Friday, 7 June 2002: 8:45 AM
Comparison of the modeled and measured diffuse irradiance for selected clear-sky cases at mid-latitude SURFRAD sites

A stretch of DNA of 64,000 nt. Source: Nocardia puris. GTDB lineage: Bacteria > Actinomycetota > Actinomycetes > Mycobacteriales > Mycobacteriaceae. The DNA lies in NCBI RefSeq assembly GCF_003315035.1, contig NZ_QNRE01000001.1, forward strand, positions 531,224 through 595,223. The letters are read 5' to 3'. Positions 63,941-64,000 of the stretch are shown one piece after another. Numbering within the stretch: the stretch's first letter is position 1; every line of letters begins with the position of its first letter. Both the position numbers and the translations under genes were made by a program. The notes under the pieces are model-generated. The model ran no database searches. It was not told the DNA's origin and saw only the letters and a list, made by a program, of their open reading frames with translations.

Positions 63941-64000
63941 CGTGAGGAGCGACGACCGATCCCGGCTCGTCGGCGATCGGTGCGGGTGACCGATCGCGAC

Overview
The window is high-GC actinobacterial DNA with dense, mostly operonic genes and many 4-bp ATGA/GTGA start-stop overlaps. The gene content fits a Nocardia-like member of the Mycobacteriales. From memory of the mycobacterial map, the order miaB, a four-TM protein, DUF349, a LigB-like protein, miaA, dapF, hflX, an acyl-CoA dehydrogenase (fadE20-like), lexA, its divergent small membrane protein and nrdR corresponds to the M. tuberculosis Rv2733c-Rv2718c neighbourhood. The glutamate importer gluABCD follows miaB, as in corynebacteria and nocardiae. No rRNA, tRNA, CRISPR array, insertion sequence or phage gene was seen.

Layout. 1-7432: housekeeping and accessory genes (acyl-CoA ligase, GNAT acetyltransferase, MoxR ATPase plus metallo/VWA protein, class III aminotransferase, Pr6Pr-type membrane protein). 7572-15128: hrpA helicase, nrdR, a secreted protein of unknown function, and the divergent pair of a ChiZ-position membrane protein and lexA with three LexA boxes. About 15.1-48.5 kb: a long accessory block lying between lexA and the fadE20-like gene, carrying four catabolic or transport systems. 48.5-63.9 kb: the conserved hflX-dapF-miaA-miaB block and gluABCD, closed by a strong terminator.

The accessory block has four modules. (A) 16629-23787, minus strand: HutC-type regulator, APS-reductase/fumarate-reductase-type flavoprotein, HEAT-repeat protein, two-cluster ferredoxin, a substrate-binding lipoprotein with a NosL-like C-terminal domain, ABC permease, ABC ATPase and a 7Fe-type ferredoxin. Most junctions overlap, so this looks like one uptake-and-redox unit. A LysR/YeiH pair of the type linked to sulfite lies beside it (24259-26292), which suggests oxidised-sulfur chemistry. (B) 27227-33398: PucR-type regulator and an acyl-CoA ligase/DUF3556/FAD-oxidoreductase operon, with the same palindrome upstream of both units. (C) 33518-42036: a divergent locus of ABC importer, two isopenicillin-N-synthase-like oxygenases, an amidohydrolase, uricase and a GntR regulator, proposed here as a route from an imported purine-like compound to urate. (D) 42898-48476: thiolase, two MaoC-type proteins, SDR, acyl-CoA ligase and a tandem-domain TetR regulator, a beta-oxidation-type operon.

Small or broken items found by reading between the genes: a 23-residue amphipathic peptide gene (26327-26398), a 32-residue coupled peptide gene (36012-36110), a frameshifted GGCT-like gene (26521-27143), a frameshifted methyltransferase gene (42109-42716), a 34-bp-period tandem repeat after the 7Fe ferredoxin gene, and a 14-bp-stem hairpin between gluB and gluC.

The ability of radiative transfer models to predict broadband fluxes under clear sky conditions has been the focus of numerous studies over the past few years. Because models generally can simulate accurately the direct normal component, the emphasis is on how well the models can predict diffuse irradiance. Previous studies have found that at a high altitude site (the Mauna Loa observatory) and at sea level Arctic sites (the ARM sites at Barrow and Atqasuk Alaska) the modeled diffuse irradiance is in good agreement with the measured values. This agreement is true even in cases of moderate aerosol loading. What is puzzling, however, is that in similar studies performed at the mid-latitude ARM Southern Great Plains (SGP) site in Oklahoma the model calculations are consistently higher than the measured diffuse irradiance (where corrections for IR loss have been applied). This result has led to much speculation as to whether this observed discrepancy might be attributed to the mid-latitude location and the influence of continental air-masses or more specifically to the SGP site itself. To address this question, we are carrying out comparison studies of modeled and measured clear sky diffuse irradiance for several mid-latitude sites that are part of the Surface Radiation Budget Observing (SURFRAD) network. Here we present direct comparisons of the modeled and measured diffuse irradiance for selected clear-sky cases at four SURFRAD sites. For these cases all model inputs are obtained from sounding and instrument measurements at the respective sites. Additionally, for each site the cases are selected to show both low and moderate aerosol loading. These results demonstrate the geographical extent of the observed diffuse irradiance discrepancy.